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“Immensely courageous”: a tribute to Gillian Ayres RA

1930-2018

Published 13 April 2018

Friends and colleagues remember the exceptional life and career of the painter Gillian Ayres RA, who passed away on 11 April 2018 aged 88.

  • The pioneering abstract painter Gillian Ayres RA began studying art in earnest at just 16, when she won a place at Camberwell School of Art. Over the course of the six-decade career that followed, she became one of the country’s most celebrated artists, elected a Royal Academician in 1991 and made a CBE in 2011. As an artist, teacher and friend, she had a huge impact on those around her, influencing artists of her own generation and beyond. Here, fellow painter Mali Morris RA, RA Secretary and Chief Executive Charles Saumarez Smith and gallery founder and director Alan Cristea pay tribute.

  • Gillian Ayres RA, Salix

    Gillian Ayres RA , Salix , 1990 - 1991 .

    Diploma Work given by Gillian Ayres RA, accepted 1991.

    Oil on canvas. 1840 x 610 x 36 mm.

  • Mali Morris RA

    Gillian Ayres was inspiring, not just as a painter, but as a person. Her work combines seriousness with a marvellous extravagance, great generosity with toughness, and her complete individuality will be unforgettable. I remember doing the occasional group tutorial with her at Winchester, feeling lucky to be there as she spoke to students about colour and space in painting, with her own kind of passion and conviction. She was painterly, in a big and wonderful way, and we will miss her.

  • She belonged to a generation of abstract painters, but always retained a sense of her own special qualities.

    Charles Saumarez Smith

  • Charles Saumarez Smith, RA Secretary and Chief Executive

    I got to know Gillian Ayres when I became Secretary and Chief Executive of the Royal Academy of Arts ten years ago. But I have known and admired her work for much longer.

    Ayres was the child of liberal parents and was brought up in Barnes by the river Thames in south-west London. She was inspired to paint by books on Van Gogh, Gauguin, Cézanne and Monet and by trips to the National Gallery during the war when only a single work was displayed. She went to Camberwell School of Arts after the war, but left to become a chambermaid. It was at Camberwell that she discovered the freedom to paint freely and abstractly with a form of creative abandon in opposition to the tortured precision of her teachers who belonged to the Euston Road School. Distillation, the first of her works in the Tate collection, is dated 1957 and was painted on the floor with a combination of oil and Ripolin household enamel paint, inspired by photographs of Jackson Pollock at work on his drip paintings. “One was into the idea of no composition”, she has said.

    I view Gillian Ayres as belonging to the generation of artists who escaped the gloom of the 1950s professional middle classes by creating visually intense, imaginative canvases full of life and colour and abstract, pictorial vividness. It has been a long life, partly teaching, partly living on the Lleyn Peninsula in north Wales and, more recently, on the borderland between Devon and Cornwall. It will not have been not easy as a woman in the very masculine world of the 1960s art school, but she has persevered with a certain dogged obstinacy and a belief in independent creative freedom, producing a body of work which can now be seen as the equal, if not superior, to many of her famous contemporaries.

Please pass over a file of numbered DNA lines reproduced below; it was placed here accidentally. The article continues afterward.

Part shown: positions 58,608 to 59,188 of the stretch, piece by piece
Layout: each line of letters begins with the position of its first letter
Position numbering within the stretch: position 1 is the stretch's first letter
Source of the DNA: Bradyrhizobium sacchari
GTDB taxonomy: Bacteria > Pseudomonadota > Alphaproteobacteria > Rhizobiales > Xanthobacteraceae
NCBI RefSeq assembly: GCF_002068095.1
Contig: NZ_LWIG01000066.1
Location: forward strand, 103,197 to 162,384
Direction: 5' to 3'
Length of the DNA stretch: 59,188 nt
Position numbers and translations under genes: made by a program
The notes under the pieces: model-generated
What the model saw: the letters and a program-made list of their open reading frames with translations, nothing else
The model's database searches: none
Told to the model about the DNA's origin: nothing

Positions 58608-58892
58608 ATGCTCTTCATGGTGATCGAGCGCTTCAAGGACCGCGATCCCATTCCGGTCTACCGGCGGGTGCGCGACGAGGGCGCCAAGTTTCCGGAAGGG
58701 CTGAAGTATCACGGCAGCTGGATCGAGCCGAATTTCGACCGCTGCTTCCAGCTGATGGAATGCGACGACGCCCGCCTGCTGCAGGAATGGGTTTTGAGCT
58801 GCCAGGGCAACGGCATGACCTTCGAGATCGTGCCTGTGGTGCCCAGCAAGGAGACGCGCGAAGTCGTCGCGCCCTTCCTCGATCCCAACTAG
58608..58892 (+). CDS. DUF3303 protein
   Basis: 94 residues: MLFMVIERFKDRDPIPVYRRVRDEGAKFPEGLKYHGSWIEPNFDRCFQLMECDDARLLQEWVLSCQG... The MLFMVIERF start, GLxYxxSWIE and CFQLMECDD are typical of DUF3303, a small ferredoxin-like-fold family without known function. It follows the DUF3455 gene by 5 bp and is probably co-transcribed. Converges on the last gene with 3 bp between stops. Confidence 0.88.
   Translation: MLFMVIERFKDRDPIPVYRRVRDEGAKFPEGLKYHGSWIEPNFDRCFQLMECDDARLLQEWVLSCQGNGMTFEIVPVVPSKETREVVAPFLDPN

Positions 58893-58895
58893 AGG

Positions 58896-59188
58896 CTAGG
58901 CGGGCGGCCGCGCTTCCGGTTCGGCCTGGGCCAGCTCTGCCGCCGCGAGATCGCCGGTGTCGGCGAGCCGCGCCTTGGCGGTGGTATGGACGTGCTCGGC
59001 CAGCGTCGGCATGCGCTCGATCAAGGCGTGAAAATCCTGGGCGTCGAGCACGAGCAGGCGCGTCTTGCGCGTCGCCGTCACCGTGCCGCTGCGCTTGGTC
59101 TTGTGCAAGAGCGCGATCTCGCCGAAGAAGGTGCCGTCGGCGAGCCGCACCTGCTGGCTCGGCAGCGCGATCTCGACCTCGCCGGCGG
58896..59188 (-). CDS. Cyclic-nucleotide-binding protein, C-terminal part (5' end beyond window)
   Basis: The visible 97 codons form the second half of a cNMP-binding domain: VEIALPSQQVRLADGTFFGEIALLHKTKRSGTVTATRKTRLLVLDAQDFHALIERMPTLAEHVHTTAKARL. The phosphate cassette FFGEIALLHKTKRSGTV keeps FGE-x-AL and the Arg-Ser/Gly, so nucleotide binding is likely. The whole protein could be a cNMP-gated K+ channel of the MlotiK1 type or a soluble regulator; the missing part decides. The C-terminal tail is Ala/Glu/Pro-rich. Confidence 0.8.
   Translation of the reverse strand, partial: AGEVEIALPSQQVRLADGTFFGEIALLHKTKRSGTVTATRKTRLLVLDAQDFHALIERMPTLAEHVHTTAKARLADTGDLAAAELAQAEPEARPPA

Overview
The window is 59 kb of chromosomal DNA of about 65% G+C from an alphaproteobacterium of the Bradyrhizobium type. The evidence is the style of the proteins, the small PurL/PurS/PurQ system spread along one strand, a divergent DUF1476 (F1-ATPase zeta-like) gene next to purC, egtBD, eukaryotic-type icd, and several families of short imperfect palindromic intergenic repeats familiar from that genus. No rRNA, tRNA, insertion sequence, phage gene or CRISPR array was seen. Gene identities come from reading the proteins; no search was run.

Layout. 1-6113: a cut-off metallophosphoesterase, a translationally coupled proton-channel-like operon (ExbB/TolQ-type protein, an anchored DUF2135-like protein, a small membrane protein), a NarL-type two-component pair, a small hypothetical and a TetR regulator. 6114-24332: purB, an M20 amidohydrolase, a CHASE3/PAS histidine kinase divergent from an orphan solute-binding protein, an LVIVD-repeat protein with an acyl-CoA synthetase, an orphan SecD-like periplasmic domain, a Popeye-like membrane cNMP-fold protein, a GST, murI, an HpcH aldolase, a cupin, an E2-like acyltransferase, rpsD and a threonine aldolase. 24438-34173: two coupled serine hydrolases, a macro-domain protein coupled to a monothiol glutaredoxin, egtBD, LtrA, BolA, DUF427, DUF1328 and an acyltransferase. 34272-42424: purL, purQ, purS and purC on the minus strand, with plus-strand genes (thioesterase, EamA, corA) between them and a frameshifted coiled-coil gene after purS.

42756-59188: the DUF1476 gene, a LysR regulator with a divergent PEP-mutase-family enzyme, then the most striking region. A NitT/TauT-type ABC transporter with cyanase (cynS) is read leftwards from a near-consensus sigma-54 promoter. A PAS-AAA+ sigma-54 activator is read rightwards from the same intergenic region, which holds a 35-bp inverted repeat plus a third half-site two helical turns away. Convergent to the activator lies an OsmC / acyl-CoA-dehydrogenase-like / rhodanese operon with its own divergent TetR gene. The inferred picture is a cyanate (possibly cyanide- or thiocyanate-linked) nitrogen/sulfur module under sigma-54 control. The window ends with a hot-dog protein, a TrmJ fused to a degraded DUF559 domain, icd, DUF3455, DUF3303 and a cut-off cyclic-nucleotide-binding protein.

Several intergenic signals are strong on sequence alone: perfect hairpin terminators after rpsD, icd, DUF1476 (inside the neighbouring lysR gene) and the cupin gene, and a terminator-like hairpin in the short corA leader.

I hugely admired Gillian Ayres both as a painter and as a person – warm-hearted, colourful and generous. She belonged to a generation of abstract painters, but always retained a sense of her own special qualities.

  • She was immensely courageous, independent and determined in both her art and her lifestyle.

    Alan Cristea

  • Alan Cristea, gallery founder and director

    As a female abstract artist working in the UK, Gillian Ayres was way ahead of her time and the vast majority of her male counterparts but of course, for her, gender was an irrelevance. She was an artist, pure and simple, and resisted all attempts to be classified as some kind of feminist, artistic beacon for younger generations. Certainly there were comparisons to be made early on with American abstract art but she always pursued her own creative path. She was immensely courageous, independent and determined in both her art and her lifestyle. I worked with her for the last 20 years of her life – I wish it had been longer – and we staged seven exhibitions of her paintings, works on paper and prints during that time. Every one of these shows was a life-enhancing experience since her exuberance and her strength imbued all of us at the gallery and visitors alike. I will treasure the memories of these exhibitions and of our frequent visits to her house and studio on the Devon/Cornwall border where we were always treated to lavish meals, large doses of champagne and riveting anecdotes delivered through clouds of cigarette smoke. She was a joy. I loved her to bits and will miss her enormously.

  • Gillian Ayres was inspiring, not just as a painter, but as a person

    Mali Morris RA

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